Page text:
Keystone Oaks seeks school consolidation task force

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Keystone Oaks school directors on Thursday approved the formation of a community task force to study alternatives to closing two district elementary schools.

The vote came moments after Janet Domalik of Green Tree told directors the deadline set for the proposed task force -- it would have 30 days from Sept. 1 to make a recommendation regarding the possible consolidation of schools --- was unfair.

She said it was "laughable" to believe a task force would be able to sift through the information and prepare a report in two weeks when a professional consulting firm had two years to prepare its recommendations.

The directors also filled a void on the board, appointing John Neuhaus, of Castle Shannon, to the seat relinquished by David Dristras, who resigned this month to pursue a job in Tennessee. Mr. Neuhaus' term will run through the Dec. 5, 2011.

A districtwide building use study recommends merging three elementary schools and housing fourth through 12th grades in the high school/middle school complex. The study was completed to help reduce expenses and address declining enrollment.

The recommended plan, conducted by L. Robert Kimball & Associates, would consolidate Green Tree's Aiken Elementary and Castle Shannon's Myrtle Elementary into Dormont Elementary.

Board president Marian Randazzo said letters would be mailed to Green Tree, Dormont and Casle Shannon borough offices to apprise officials of the makeup of the task force, which will include one parent of an elementary student, one parent of a secondary student, one senior citizen and one council member from each municipality. A Keystone Oaks school director from each community also will be part of the task force.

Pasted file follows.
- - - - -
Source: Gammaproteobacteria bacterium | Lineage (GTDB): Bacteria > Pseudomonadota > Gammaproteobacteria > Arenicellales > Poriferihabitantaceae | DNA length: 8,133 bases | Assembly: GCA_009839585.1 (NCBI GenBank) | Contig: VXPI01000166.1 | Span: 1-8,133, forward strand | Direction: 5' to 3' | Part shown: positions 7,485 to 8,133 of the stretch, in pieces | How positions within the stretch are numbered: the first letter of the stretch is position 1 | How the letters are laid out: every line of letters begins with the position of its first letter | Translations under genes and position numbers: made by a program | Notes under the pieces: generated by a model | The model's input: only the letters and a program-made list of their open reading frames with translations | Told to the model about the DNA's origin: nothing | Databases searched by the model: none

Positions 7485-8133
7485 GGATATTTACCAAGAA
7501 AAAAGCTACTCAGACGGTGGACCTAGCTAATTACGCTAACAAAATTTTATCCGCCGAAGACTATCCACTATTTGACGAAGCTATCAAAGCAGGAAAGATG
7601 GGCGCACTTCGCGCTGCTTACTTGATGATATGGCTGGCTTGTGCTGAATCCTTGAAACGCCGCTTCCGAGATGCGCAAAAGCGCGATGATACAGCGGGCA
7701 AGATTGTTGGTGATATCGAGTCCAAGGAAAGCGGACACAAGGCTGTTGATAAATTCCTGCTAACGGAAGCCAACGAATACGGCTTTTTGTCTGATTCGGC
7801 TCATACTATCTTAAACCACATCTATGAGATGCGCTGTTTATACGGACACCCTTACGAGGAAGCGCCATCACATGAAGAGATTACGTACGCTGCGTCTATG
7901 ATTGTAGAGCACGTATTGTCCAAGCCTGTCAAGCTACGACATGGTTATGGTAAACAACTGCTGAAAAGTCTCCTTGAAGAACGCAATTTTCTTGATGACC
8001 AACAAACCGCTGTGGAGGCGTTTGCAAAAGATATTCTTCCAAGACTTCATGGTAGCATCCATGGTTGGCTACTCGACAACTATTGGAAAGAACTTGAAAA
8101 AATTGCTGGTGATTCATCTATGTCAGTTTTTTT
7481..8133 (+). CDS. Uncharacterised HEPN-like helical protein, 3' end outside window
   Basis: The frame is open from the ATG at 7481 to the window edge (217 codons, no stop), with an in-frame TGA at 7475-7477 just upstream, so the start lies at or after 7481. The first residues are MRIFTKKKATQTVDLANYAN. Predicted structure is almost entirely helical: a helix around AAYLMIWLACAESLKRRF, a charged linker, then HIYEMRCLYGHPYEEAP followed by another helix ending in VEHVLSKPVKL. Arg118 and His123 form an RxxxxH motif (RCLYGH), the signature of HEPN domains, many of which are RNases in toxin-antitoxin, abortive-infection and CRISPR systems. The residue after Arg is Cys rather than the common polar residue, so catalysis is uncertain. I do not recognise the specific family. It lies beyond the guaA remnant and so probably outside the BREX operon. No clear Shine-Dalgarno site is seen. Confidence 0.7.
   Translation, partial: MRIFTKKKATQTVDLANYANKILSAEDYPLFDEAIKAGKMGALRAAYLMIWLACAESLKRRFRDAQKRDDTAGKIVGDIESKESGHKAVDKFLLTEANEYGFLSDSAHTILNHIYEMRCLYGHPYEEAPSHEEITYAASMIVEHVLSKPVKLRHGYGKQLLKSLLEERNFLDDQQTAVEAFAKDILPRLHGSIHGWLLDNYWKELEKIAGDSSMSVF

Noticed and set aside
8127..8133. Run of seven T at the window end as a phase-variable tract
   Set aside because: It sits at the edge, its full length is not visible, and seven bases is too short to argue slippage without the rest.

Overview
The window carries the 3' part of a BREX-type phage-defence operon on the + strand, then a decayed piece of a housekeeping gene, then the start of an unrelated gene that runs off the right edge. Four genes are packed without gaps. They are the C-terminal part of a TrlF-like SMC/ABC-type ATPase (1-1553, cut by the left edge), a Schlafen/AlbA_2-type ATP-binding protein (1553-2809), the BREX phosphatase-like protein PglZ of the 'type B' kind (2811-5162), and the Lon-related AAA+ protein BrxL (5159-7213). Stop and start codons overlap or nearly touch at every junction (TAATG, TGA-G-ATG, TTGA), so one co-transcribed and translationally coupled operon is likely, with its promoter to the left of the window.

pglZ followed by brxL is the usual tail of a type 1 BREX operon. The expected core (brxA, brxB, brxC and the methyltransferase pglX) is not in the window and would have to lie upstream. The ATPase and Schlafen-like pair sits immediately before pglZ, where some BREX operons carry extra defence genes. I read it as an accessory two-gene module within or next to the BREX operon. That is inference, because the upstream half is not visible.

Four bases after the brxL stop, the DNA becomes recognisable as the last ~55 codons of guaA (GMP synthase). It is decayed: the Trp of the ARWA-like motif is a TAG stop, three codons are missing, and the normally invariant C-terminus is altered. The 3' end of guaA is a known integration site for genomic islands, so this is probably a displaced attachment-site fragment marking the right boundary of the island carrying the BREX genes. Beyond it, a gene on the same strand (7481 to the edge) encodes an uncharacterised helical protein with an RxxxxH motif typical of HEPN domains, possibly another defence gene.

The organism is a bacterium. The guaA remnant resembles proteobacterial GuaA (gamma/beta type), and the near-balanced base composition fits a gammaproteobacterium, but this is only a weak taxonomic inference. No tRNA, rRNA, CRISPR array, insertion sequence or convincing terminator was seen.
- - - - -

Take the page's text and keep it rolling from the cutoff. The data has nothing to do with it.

The district asks that the names of individuals appointed to the task force be submitted by next Friday. The motion called for Superintendent William Urbanek, director of fiscal services Gwen Walker and solicitor Ira Weiss to serve as advisers to the task force, which will be asked to provide a preliminary report by Sept. 15 and a final report by Oct. 7.

The meetings will not be open to the public.

Director Thomas Nee, who cast the sole dissenting vote regarding the formation of the task force, said he believed the decision should be made by the board itself, not a task force.

"We are the elected officials," he said. "We have to make tough decisions on controversial issues."

Mrs. Randazzo, though, said she was confident that the task force could be formed in a timely manner, and that the closed-door-meeting format would allow for a candid exchange of ideas among all involved.

"I feel it will be a more productive setting," she said.

District spokesman Jim Cromie said he believed the time frame set forth by the board was not insurmountable, and that the diverse nature of the group will help give a more well-rounded perspective to the process.

"We're not asking people to be engineers or architects or demographers," he said. "We just want them to look at the data and hopefully come up with a solution that helps Keystone Oaks come up with real solutions that make a difference."


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